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Gastroenterology. 2005 Apr;128(4):1034-41.

Hepatitis C virus expression suppresses interferon signaling by degrading STAT1.

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  • 1Gastrointestinal Unit, Massachusetts General Hospital, Harvard Medical School, Boston, MA 02114, USA.



The molecular mechanisms by which hepatitis C virus (HCV) antagonizes the antiviral actions of interferon (IFN) have not been fully characterized. Specifically, how HCV proteins impact on IFN signaling components has yet to be elucidated. We used an HCV cell-based expression model to examine the interaction between HCV protein expression and host type I IFN signaling components in the Jak-STAT kinase pathway.


Full-length HCV and HCV subgenomic constructs corresponding to structural and each of the nonstructural proteins were transiently transfected into Huh-T7 cells. HCV expression was monitored by an HCV core antigen enzyme-linked immunosorbent assay. STAT1, P-STAT1, and HCV protein expression was investigated with immunoprecipitation and Western blots.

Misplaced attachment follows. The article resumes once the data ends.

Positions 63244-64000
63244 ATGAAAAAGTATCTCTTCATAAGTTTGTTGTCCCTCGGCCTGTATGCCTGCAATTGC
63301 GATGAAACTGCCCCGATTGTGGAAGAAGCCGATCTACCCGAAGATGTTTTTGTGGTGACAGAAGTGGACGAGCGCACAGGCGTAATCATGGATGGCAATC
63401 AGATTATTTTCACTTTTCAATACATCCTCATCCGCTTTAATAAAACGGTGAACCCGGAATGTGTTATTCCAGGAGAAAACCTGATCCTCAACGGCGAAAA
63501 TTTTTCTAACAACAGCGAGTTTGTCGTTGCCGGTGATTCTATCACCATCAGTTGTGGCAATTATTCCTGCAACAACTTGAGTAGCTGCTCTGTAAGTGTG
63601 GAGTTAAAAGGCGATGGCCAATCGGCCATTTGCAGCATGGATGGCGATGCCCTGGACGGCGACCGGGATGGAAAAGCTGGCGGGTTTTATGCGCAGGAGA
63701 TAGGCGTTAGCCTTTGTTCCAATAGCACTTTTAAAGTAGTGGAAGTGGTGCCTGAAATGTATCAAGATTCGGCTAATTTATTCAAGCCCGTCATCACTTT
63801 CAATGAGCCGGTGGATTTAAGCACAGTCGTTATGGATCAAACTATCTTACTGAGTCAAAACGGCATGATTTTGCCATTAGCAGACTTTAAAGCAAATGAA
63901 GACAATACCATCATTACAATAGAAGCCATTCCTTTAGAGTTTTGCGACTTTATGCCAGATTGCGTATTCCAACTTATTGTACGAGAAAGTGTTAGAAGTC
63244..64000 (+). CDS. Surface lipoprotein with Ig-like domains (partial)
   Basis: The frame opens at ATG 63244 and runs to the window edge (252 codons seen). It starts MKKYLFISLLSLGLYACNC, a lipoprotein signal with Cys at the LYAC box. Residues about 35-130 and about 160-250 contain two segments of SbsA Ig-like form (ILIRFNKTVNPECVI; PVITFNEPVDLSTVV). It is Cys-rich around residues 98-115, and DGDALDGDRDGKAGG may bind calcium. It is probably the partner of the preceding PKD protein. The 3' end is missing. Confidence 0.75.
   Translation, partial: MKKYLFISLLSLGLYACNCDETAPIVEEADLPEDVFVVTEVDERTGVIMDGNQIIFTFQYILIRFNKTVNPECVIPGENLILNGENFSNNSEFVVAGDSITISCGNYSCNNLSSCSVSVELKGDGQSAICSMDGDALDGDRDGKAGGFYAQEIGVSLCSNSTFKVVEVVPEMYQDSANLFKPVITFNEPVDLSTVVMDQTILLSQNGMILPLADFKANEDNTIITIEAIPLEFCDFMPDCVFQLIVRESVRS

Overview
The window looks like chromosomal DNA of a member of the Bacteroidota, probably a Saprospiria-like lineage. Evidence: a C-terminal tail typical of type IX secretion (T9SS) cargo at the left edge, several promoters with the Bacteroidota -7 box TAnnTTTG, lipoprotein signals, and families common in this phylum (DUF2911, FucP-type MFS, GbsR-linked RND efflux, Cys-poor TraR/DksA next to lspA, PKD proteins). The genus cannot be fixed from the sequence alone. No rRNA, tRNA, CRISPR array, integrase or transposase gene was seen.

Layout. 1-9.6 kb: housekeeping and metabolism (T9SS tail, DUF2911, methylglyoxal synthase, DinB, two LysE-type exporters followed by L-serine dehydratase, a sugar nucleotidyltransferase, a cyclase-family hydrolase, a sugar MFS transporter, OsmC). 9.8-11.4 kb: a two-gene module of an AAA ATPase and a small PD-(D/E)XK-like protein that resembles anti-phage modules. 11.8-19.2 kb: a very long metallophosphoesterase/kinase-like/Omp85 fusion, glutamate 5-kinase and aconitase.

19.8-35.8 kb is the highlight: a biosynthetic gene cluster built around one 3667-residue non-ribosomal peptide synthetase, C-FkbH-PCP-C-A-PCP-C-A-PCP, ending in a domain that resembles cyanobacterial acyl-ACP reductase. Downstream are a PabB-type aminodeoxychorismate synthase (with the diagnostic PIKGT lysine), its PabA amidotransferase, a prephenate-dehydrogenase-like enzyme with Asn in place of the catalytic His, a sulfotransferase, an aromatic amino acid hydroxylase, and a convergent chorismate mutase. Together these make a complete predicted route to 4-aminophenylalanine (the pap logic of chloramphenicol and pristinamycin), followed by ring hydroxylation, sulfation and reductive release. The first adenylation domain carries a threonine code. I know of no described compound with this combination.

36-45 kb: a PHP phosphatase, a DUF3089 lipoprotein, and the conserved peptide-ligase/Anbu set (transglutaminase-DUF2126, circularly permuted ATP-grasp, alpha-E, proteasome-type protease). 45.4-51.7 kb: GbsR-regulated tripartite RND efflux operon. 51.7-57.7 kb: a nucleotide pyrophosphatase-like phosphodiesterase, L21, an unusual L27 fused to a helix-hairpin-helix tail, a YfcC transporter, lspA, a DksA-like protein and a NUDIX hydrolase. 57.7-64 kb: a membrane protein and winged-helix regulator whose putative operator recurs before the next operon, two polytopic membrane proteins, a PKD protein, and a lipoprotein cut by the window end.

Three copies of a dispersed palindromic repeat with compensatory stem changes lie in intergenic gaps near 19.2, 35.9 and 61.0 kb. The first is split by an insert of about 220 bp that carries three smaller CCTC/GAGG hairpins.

Overexpression and small interfering RNA studies showed that STAT1 was indispensable for control of HCV expression. STAT1 and P-STAT1 expression were markedly reduced in HCV-transfected cells. Full-length HCV, HCV core/E1/E2, and NS3-4A were each associated with decreased STAT1 expression, which was attributable to proteasome-dependent degradation of STAT1. HCV core, but not HCV E1, E2, NS3, NS4, or NS5, bound to STAT1. STAT2 expression was not affected by HCV.


HCV expression selectively degrades STAT1 and reduces P-STAT1 accumulation in the nucleus in a proteasome-dependent manner. HCV core protein binds STAT1, suggesting that this viral protein is associated with STAT1 degradation. STAT1 plays an indispensable role in innate antiviral immunity against HCV expression. In turn, HCV subverts the Jak-STAT kinase by selectively inducing STAT1 degradation.

[PubMed - indexed for MEDLINE]
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